They must be able to handle incredible stress and put their lives on hold for a chance to win $100,000.
"You are giving up, really, your life in order to realize your new life, which is hopefully ... to become a chef," said Claudio Aprile, who along with Michael Bonacini and Alvin Leung are reprising their roles as judges for the second season of the show, which kicks off Sunday on CTV after the Super Bowl.
"The last (challenge) we saw, I wouldn't want to do it," said Aprile, shaking his head, in an interview the day before taping wrapped.
"We were thinking, 'How are they going to do this?' A seasoned chef would have had a very difficult time achieving what these cooks achieved in one of the last tests. It was incredible to watch."
In Sunday's "Fit to Be Tied" episode, 50 home cooks prepare their signature dish in the hopes of advancing with 15 others into the real competition.
The finalists are picked from a diverse group that includes a retired pro-football player, a rural veterinarian, a recording artist, a bus driver and a Canadian military veteran.
The judges marvelled that half a dozen of the top 16 from season 1 are already working in the culinary world. Champion Eric Chong of Oakville, Ont., is opening a restaurant in downtown Toronto with Leung called R&D, featuring Asian-inspired casual fare.
The blue-haired Leung, dubbed the "demon chef," said ahead of last season's filming that he was going to make the home cooks cry.
"That wasn't difficult. There's a lot of emotion going on and a lot of times, especially during elimination challenges, you can slice the tension, and they're away from their family as well so they're not getting the family support," Leung said.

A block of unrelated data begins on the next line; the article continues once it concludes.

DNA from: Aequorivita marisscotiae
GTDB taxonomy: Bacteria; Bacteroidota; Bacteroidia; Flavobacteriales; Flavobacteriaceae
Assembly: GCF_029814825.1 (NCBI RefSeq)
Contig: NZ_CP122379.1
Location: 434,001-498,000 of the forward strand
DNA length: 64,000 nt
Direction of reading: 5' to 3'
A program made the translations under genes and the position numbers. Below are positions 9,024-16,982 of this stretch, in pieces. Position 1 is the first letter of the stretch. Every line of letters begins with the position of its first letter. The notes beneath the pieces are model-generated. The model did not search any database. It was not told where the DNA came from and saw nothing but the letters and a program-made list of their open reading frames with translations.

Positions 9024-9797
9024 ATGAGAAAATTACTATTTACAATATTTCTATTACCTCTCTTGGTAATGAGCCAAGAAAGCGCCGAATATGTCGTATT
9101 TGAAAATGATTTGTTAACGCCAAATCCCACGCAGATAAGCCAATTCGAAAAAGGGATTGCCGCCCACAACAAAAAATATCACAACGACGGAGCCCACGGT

"I'm tough on them and sometimes they bawl and they cry and all that, and I just say, 'Well, just don't come near me. This is very expensive so I don't want it to get wet,'" he said, pointing to his clothing with a chuckle.
The judges too must battle it out — but behind closed doors — to chop the contestants.
"Sometimes it's clear to us, we know within a few minutes, but there are many times we have to go back and take a look at photographs and talk about the dish and how they worked, the expertise, the sauce, the colour, the consistency, the texture, the innovation, et cetera, et cetera, and weigh all that out," said Bonacini, co-founder of the restaurant empire Oliver & Bonacini.
A dash too much salt, 30 seconds too long for a sea scallop in a pan, or a broken yolk in a poached egg can make the difference.
"It's like running a high-speed race. It's all about milliseconds, right. That's how it's decided," said Aprile.
After the season premiere, the show continues on Feb. 8 in its regular time-slot of Sundays at 7 p.m. ET/PT.
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